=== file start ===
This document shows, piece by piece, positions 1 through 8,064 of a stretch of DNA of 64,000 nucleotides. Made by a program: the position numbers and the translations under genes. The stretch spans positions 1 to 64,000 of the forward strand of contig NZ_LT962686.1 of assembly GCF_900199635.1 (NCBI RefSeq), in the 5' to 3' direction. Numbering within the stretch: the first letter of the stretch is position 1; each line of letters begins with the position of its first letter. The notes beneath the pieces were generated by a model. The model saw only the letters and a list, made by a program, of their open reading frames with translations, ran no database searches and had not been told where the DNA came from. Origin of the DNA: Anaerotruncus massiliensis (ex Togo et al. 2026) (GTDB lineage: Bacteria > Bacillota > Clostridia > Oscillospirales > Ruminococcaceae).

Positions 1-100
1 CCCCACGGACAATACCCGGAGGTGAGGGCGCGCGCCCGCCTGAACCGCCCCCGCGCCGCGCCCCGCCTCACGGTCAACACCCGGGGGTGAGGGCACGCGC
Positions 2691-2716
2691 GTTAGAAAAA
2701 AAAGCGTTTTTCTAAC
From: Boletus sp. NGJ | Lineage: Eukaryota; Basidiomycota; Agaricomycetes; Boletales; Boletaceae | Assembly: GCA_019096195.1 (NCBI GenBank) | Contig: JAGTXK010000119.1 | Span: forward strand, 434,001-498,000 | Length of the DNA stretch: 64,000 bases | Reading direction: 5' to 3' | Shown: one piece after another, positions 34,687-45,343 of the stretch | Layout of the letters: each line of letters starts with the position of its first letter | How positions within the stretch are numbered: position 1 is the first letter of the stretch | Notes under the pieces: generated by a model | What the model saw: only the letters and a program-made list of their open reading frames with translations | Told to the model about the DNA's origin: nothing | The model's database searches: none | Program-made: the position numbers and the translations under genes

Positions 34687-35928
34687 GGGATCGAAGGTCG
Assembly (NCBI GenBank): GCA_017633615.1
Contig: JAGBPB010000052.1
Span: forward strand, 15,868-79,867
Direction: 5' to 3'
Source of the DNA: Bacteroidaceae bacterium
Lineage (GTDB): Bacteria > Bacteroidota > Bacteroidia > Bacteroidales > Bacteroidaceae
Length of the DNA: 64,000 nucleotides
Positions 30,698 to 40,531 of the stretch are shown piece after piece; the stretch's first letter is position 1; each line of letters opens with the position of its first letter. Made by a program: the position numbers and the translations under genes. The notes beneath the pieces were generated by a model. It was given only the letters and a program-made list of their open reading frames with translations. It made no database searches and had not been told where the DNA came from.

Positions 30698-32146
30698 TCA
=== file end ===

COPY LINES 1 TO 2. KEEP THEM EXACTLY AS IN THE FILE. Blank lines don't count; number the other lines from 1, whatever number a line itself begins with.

This document shows, piece by piece, positions 1 through 8,064 of a stretch of DNA of 64,000 nucleotides. Made by a program: the position numbers and the translations under genes. The stretch spans positions 1 to 64,000 of the forward strand of contig NZ_LT962686.1 of assembly GCF_900199635.1 (NCBI RefSeq), in the 5' to 3' direction. Numbering within the stretch: the first letter of the stretch is position 1; each line of letters begins with the position of its first letter. The notes beneath the pieces were generated by a model. The model saw only the letters and a list, made by a program, of their open reading frames with translations, ran no database searches and had not been told where the DNA came from. Origin of the DNA: Anaerotruncus massiliensis (ex Togo et al. 2026) (GTDB lineage: Bacteria > Bacillota > Clostridia > Oscillospirales > Ruminococcaceae).

Positions 1-100